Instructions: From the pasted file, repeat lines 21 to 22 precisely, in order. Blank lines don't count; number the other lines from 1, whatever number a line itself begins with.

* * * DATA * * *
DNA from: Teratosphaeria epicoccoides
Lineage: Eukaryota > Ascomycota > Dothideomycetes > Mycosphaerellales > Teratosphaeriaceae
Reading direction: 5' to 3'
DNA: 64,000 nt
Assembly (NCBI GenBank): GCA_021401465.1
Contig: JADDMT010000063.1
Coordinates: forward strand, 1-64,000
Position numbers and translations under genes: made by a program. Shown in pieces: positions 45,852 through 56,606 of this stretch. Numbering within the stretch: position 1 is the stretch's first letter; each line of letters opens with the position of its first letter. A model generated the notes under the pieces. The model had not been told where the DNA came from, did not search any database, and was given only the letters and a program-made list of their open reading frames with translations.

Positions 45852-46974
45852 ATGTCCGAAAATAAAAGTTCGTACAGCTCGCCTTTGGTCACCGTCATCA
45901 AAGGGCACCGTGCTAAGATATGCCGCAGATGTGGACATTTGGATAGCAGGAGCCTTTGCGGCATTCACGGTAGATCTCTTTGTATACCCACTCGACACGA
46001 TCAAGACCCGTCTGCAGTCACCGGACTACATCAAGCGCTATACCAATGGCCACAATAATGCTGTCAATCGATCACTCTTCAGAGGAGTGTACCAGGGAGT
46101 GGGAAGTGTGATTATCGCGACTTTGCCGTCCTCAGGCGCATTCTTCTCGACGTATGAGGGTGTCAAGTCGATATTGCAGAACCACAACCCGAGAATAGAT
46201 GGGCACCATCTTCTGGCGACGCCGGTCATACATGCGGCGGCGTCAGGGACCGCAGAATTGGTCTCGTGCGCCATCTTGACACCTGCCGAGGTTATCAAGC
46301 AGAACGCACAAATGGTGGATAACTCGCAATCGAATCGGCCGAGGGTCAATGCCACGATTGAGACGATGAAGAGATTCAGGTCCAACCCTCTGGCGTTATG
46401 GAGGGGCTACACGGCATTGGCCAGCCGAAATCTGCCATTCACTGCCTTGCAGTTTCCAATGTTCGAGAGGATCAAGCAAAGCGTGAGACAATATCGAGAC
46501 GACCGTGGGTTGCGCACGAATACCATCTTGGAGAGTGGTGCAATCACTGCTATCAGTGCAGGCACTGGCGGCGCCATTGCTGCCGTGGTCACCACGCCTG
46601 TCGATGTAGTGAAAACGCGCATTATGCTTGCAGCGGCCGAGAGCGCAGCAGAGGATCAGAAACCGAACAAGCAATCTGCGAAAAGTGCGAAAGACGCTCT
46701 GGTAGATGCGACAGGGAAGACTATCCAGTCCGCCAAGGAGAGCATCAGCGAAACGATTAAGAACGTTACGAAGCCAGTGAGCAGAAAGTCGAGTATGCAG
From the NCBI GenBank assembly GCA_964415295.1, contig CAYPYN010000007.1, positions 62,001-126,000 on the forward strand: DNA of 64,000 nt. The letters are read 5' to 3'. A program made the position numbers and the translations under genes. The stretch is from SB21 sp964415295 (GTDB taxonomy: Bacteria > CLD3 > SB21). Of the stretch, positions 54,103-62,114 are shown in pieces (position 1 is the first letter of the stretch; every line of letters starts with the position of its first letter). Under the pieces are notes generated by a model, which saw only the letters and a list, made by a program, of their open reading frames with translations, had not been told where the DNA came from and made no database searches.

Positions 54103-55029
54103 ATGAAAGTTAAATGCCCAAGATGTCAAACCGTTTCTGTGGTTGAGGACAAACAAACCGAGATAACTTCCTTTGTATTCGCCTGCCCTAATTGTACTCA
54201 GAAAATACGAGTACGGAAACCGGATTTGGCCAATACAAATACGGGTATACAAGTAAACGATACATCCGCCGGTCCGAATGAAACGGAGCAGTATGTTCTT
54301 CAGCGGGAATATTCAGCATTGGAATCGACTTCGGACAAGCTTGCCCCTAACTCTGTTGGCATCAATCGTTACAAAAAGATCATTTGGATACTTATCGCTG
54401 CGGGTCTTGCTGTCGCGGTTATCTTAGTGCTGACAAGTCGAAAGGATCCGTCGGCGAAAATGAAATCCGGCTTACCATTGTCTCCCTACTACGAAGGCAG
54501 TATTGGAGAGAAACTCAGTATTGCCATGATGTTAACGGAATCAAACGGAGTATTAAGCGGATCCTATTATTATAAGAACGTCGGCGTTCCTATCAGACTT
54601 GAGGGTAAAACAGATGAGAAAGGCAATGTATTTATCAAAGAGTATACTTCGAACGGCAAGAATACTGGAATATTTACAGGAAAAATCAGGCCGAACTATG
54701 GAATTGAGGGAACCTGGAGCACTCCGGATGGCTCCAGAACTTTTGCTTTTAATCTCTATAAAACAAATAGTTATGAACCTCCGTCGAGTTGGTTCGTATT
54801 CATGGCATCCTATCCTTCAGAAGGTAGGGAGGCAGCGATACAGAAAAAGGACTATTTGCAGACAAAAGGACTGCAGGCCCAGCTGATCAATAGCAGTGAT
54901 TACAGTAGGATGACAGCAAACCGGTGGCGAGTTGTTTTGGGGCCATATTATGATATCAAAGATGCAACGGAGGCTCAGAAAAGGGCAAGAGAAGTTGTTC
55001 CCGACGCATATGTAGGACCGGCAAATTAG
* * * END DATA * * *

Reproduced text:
Positions 54103-55029
54103 ATGAAAGTTAAATGCCCAAGATGTCAAACCGTTTCTGTGGTTGAGGACAAACAAACCGAGATAACTTCCTTTGTATTCGCCTGCCCTAATTGTACTCA